August 27th, 2007
01:19 PM ET
7 years ago

Clinton: Next attorney general must care about the law

CEDAR RAPIDS, Iowa (CNN) - Sen. Hillary Clinton said Monday that the next attorney general should "care about the rule of law more than he cares about protecting the president."

"The next attorney general," she continued, "when he takes an oath to uphold the Constitution, actually means it."

Clinton made the comments regarding the resignation of Attorney General Alberto Gonzales during an appearance at Lance Armstrong's Livestrong Presidential Cancer Forum in Cedar Rapids.

Her remarks came when asked by moderator Chris Matthews whether, as a senator, she would use this as an opportunity to help set standards for selecting the next attorney general.

Clinton continued, "When it comes to issues like torture, surveillance, military commissions, [and] the firing of U.S. Attorneys because they wouldn't pursue a political agenda, we need to be especially vigilant and strong in making sure that whoever the president appoints will work with the Congress to bring us back from this precipice that this administration has put us on."

– CNN Iowa Producer Chris Welch

Related: Edwards happy Gonzales gone
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Related: Gonzales resigns: Obama reaction


Filed under: Uncategorized
soundoff (59 Responses)
  1. Tom - Dedham, Mass

    Ricky, we disagree on how to protect this country and that is fine, I believe we need to modify the pre 9-11 mindset and you are ok with the status quo. We agree on needed safeguards, you just want them more stringent and cumbersome, but I wan't the penalties for abusing them to be considered treason.

    Speaking of treason, Sandy Berger and Billy boy, this was my unposted response to your INCORRECT answer that he only stole copies, implying they were the same.

    What did Sandy steal?

    Sandy Berger was director of the National Security Center in the Clinton administration, and as such President Clinton's top adviser on all national security matters. On Sept. 2, 2003, in a secure reading room at the National Archives building in Washington, Berger was reviewing classified documents from the Clinton era, in his capacity as Clinton's point man in providing relevant materials to the independent commission investigating the Sept. 11 attacks.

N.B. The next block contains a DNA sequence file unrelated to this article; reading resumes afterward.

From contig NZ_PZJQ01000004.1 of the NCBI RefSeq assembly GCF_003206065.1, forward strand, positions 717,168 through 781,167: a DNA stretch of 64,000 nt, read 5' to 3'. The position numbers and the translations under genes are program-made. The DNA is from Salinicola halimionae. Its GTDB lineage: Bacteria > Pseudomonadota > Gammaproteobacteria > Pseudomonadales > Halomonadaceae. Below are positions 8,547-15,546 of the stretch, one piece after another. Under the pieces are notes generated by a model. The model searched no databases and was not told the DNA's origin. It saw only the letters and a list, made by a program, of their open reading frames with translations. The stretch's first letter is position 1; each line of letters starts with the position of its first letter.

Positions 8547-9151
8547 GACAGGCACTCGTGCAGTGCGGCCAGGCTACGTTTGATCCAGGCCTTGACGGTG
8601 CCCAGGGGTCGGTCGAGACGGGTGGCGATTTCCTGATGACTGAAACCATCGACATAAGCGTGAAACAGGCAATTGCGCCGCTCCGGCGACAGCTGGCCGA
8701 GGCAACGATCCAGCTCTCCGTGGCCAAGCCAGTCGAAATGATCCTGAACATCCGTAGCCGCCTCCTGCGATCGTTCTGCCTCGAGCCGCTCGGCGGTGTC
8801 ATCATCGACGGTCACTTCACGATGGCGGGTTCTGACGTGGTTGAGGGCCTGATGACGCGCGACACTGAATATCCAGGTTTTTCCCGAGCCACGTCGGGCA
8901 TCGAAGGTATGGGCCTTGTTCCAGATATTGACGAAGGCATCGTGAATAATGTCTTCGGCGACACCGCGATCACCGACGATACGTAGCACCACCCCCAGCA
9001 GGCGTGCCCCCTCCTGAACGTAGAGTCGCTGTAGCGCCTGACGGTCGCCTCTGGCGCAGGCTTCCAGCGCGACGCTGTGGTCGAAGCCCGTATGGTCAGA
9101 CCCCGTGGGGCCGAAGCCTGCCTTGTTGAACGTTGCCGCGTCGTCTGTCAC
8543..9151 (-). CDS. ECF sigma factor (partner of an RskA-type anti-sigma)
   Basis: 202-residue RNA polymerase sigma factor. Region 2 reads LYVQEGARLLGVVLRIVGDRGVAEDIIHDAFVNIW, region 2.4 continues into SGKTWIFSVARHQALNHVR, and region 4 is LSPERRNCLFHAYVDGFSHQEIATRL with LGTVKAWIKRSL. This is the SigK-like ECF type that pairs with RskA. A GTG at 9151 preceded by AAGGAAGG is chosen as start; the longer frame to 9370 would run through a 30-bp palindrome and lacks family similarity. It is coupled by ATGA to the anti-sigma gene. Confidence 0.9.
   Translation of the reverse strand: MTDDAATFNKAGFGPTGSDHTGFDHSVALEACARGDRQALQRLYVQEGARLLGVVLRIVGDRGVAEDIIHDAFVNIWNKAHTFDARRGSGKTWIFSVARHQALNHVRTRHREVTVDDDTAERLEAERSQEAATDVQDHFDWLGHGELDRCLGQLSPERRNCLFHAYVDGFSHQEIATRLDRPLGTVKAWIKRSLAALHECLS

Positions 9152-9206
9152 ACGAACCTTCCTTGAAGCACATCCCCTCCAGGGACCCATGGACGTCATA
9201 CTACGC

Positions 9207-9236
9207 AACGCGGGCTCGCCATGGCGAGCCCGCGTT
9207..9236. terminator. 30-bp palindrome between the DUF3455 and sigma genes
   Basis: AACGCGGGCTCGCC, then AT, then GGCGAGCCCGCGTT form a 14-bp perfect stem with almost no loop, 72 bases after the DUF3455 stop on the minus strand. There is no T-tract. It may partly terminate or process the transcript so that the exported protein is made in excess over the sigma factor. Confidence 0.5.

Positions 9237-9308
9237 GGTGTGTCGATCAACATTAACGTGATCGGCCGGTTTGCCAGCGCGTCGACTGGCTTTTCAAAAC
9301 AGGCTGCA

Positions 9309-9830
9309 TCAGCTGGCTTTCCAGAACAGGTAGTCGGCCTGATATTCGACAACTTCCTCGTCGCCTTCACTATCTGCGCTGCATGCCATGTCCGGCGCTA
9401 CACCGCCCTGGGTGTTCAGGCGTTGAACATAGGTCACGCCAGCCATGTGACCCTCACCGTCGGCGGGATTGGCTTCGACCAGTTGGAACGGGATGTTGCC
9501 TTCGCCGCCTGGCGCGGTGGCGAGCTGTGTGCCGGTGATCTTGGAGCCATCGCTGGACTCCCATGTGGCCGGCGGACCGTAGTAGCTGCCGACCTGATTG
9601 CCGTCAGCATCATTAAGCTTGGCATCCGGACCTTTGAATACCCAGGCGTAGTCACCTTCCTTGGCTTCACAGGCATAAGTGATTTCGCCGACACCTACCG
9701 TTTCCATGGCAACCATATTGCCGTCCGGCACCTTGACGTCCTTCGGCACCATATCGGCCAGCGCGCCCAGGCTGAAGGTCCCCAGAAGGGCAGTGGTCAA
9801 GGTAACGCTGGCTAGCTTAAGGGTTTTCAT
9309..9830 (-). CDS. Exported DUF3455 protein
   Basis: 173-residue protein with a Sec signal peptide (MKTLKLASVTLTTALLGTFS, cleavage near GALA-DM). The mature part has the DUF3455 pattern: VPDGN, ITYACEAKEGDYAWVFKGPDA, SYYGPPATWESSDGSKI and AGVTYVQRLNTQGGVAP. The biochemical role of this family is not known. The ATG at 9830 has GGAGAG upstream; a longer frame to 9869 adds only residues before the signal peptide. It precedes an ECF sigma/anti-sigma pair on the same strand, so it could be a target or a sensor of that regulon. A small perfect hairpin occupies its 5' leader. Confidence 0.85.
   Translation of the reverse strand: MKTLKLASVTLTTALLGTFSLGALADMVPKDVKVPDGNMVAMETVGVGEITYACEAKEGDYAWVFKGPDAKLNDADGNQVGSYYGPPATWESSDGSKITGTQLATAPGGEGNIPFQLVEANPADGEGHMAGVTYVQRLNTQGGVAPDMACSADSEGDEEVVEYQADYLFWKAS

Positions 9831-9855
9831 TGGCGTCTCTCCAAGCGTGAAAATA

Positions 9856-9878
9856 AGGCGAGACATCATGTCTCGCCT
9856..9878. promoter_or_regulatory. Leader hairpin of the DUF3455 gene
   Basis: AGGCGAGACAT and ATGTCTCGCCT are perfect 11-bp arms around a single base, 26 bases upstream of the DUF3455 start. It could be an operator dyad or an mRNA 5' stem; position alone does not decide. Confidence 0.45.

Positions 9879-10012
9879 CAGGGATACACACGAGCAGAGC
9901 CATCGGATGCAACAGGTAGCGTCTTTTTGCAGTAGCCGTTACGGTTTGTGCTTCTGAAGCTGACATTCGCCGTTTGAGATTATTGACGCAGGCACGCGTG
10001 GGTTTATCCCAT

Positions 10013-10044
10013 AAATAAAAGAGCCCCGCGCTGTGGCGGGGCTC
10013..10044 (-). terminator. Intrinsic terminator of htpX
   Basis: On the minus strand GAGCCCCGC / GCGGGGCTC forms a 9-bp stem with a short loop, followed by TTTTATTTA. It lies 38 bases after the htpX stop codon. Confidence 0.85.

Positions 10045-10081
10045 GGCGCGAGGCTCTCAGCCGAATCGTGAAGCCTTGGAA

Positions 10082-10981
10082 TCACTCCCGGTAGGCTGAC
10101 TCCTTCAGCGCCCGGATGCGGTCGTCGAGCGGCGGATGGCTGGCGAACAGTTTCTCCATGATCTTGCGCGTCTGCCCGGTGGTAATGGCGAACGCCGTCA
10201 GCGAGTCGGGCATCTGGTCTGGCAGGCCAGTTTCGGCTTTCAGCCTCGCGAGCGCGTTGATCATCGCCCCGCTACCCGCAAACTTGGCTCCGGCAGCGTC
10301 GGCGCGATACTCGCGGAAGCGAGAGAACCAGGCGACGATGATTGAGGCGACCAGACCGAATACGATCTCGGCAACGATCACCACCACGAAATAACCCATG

One such document was a copy of a White House "after-action" report that he himself had commissioned, while still National Security director, to assess the Clinton administration's performance in responding to the so-called millennium terrorist threat before New Year's 2000.I am relying throughout on reports from the New York Times.) Berger put the document in his pocket and walked out of the National Archives with it.

    Exactly a month later, on Oct. 2, 2003, in another visit to the Archives, he stuffed four copies of other versions of the same report into his clothes (some reports have specified his socks) and again walked out of the building with them.

    At his own office later that day, Berger cut three of the copies into small pieces. Two days later staff members at the Archives took the matter up with him. He said the removals were inadvertent, and returned the two remaining copies of the report, but said nothing about the three he had destroyed.

    Berger has now pleaded guilty to a misdemeanor charge in connection with the theft (removing classified material from a government archive), and has agreed to pay a $10,000 fine and give up his security clearance for three years. The charge also carries a maximum sentence of a year in jail, but Berger will be spared the jail time if the court approves his plea bargain.

    The burning question here, of course, is what was in the three documents that Berger destroyed. We can be sure that Berger won't tell us, or more precisely that we will never know whether anything he chooses to say on the subject is a lie. The documents are irretrievably gone, and Berger can carry the secret of their contents to his grave.

    But you can bet your bottom dollar that they weren't Bill Clinton's secret recipes for chicken a la king. In fact, as a practical matter, there is only one thing they could have been, given the huge risk that Berger took in stealing them from the National Archives and destroying them.